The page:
The tolerable upper limit indicates the amount of vitamin A that someone can ingest without elevating the risk of experiencing adverse health events. The EFSA (European Food Safety Authority) states that the tolerable upper limit of vitamin A intake for anyone up to 17 years of age is between 800 mcg (1-3 years) and 2600 mcg (15-17 years) a day. For 18 and up the tolerable upper limit is 3000 mcg a day.
What is the RDA for vitamin A?
The RDA for vitamine A in the UK is 800 mcg. In the Netherlands RDA´s are higher or lower depending on age, gender and whether one is pregnant or breastfeeding (please see the table below).
|1-10 years*||400-700 mcg||400-700 mcg|
|11-18 years||800 mcg||1000 mcg|
|19-50 years||800 mcg||1000 mcg|
|51-65 years||800 mcg||1000 mcg|
|65+ years||800 mcg||1000 mcg|
* For children between 1-4 years of age the RDA is 400 mcg/day.
* For children between 5-7 years of age the RDA is 500 mcg/day.
* For children between 8-10 years of age the RDA is 700 mcg/day.
As you can see, both in the UK and in the Netherlands RDA’s for vitamin A are much lower than the tolerable upper limit established by the EFSA.
At which dose does retinol become toxic to the liver?
The lowest dose on record that has caused liver toxicity is chronic use of > 7500 mcg a day during six years. This is twice the tolerable upper limit. Food supplements containing a maximum of 1200 mcg of retinol per dosage unit are generally safe, yet may cause liver damage in people who already have a damaged liver and, in addition to that, consume very large amounts of liver and liver products. Compared to pure liver itself, which on average contains 13,000-40,000 mcg of retinol per 100 grams, a supplement with 1200 mcg of retinol is very low-dosed. It is therefore also very unlikely that a supplement could cause liver toxicity or cirrhosis of the liver.
Does liver toxicity caused by vitamin A occur frequently?
Liver toxicity caused by vitamin A is very rare and occurs only in certain groups within the population (Please read: At which dose does retinol become toxic to the liver). It is sometimes unjustly claimed that more groups are at an increased risk.
When does chronic or acute liver toxicity occur?
According to the scientific literature, cumulative toxicity is possible when, over a long period of time, dosages exceeding 30,000 mcg a day are ingested. Acute toxicity is extremely rare in adults: dosages required for this effect are in the range of 600,000 mcg and more. This is 750 or more times the RDA in the UK.
According to some sources the consumption of retinol from food in 5-33% of children between 0-3 years of age in the Netherlands is already above the tolerable upper limit. One should know that Dutch children frequently consume products containing a large amount of retinol (such as leverpostej, a kind of French pâté). Some sources therefore suggest there is no more room left for retinol intake from nutritional supplements. Children of 4 years and over and all other age groups still have, despite their high retinol intake from food, enough room for supplements. As has been discussed, the tolerable upper limit of vitamin A is not implicated in cirrhosis of the liver.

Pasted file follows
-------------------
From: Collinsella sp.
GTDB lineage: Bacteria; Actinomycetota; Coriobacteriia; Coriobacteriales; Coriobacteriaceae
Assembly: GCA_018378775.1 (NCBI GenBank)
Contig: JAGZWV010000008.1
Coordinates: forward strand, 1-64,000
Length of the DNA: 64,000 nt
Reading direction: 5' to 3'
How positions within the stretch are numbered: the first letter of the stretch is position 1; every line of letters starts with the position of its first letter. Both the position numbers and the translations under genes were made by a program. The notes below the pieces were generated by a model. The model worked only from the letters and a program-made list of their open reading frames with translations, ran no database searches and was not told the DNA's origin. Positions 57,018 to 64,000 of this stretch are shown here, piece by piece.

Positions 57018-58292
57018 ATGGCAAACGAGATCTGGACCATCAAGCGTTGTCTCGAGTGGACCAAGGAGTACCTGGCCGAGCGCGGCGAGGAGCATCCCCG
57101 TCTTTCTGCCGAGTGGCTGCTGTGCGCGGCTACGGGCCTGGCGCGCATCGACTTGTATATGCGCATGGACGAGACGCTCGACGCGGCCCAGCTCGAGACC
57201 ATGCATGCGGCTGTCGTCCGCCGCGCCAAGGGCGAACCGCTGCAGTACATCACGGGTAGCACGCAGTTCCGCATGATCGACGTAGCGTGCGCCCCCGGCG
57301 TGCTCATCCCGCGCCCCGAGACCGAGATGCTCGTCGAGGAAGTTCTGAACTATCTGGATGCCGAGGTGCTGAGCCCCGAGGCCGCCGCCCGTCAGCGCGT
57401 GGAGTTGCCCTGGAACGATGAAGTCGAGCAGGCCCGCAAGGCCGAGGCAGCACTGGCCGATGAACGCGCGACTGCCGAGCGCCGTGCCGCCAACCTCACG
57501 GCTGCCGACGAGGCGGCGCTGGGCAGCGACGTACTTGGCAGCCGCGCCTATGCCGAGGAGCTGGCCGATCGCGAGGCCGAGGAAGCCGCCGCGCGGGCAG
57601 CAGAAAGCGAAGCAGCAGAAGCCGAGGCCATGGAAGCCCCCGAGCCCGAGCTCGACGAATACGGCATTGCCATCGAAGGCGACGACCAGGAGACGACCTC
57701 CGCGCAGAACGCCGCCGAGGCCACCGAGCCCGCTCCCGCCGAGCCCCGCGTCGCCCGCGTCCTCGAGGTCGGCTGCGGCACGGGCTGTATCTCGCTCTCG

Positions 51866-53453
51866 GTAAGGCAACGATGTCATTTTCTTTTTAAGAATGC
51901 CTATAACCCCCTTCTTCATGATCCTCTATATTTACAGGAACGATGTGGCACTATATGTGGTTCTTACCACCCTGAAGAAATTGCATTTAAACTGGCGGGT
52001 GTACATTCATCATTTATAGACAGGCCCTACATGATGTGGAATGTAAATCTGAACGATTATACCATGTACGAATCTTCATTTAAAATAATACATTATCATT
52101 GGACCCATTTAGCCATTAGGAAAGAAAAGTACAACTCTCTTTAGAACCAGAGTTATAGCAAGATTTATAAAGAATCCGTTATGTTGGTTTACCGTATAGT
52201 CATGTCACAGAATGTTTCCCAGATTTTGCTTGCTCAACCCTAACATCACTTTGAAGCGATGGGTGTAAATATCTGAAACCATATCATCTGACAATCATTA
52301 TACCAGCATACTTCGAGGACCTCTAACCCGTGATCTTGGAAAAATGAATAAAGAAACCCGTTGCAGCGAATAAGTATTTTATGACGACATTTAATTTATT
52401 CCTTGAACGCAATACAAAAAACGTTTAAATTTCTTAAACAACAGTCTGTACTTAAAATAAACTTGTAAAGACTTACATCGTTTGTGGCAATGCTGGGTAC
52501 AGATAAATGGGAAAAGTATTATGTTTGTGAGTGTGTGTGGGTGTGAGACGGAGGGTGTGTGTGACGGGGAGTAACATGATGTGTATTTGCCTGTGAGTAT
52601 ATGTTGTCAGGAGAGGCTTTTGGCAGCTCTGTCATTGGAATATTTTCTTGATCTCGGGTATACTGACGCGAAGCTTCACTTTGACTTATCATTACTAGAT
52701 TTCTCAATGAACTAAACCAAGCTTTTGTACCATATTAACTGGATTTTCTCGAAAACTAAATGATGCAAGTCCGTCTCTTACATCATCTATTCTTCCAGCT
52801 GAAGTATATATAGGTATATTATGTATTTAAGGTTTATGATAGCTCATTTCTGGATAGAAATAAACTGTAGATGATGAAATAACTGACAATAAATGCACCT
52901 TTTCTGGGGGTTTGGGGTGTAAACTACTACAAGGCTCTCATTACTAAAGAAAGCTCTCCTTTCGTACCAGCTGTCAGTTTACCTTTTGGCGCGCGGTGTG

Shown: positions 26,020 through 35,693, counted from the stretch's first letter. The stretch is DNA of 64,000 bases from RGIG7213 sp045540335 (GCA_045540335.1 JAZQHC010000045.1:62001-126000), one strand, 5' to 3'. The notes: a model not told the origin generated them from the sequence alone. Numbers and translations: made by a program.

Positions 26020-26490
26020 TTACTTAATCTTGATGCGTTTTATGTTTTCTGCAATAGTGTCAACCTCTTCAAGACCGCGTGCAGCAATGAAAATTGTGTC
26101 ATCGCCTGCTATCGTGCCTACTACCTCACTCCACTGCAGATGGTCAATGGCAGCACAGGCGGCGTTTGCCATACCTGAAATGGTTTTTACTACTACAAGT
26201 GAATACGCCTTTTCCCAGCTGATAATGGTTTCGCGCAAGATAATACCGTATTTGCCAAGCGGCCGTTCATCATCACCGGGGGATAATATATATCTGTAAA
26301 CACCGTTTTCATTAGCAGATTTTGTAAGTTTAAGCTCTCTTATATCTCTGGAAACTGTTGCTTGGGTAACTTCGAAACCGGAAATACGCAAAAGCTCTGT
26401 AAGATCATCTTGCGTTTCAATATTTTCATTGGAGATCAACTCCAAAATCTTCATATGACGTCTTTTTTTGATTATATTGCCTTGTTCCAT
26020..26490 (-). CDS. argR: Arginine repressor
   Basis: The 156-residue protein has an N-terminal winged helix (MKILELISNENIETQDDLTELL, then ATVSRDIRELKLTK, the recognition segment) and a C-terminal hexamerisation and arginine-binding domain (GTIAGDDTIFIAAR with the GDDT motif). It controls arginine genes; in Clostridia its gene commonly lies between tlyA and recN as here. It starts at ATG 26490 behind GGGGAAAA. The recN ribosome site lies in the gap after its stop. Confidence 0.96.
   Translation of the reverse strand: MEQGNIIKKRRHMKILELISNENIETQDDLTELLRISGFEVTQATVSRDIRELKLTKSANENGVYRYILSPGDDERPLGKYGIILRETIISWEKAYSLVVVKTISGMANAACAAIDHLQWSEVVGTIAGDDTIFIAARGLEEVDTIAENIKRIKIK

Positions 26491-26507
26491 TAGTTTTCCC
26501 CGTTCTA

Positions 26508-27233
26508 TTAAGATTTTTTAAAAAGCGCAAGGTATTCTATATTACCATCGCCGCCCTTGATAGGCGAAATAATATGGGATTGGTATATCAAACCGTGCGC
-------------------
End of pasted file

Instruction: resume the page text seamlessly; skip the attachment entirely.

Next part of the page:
Our Multi Vital Forte Junior does not contain vitamin A. It does however contain betacarotene, which is converted into vitamin A in the body when needed. When there is enough vitamin A in the body, vitamin A levels do not rise and betacarotene is left unconverted. Two chewable tablets of Multi Vital Forte Junior offer 1 mg betacarotene, which in the body is converted into a maximum of 83 mcg vitamin A (as needed). This is approximately 21 percent of the RDA for Dutch children between 1-4 years of age. There is thus no need to worry about safety in this regard.
Pregnant women who ingest too much retinol are at an elevated risk of causing developmental problems to their unborn child. Some conservative sources state the risk is already elevated at dosages as low as 3500 mcg. There are, however, too many conflicting sources to adequately establish what is a safe amount of additional retinol from nutritional supplements in pregnant and breast feeding women. Based on the literature, we suggest dosages of up to 3300 mcg of vitamin A (approximately 4 times the RDA) are completely safe in fully healthy pregnant and breast feeding women.
Should my pregnant client avoid vitamin A altogether?
During pregnancy the body needs approximately three times as much vitamin A as usual. When your client tries to avoid any vitamin A, the risk of problems with their pregnancy increases, in particular the risk of a premature birth. It is therefore not advisable to stop intake of vitamine A altogether.
Indeed, Multi Natal Forte does not contain vitamin A as such, but two tablets do offer 5 mg of betacarotene, which in the body is converted (as needed) into a maximum of 415 mcg vitamin A. This is approximately 46 percent of the Dutch RDA for adults and children of ages 11 and up. There is thus no need to worry about safety in this regard.
Combs GF jr., The Vitamins: Fundamental Aspects in Nutrition and Health, Fourth Edition 2012, Academic Press.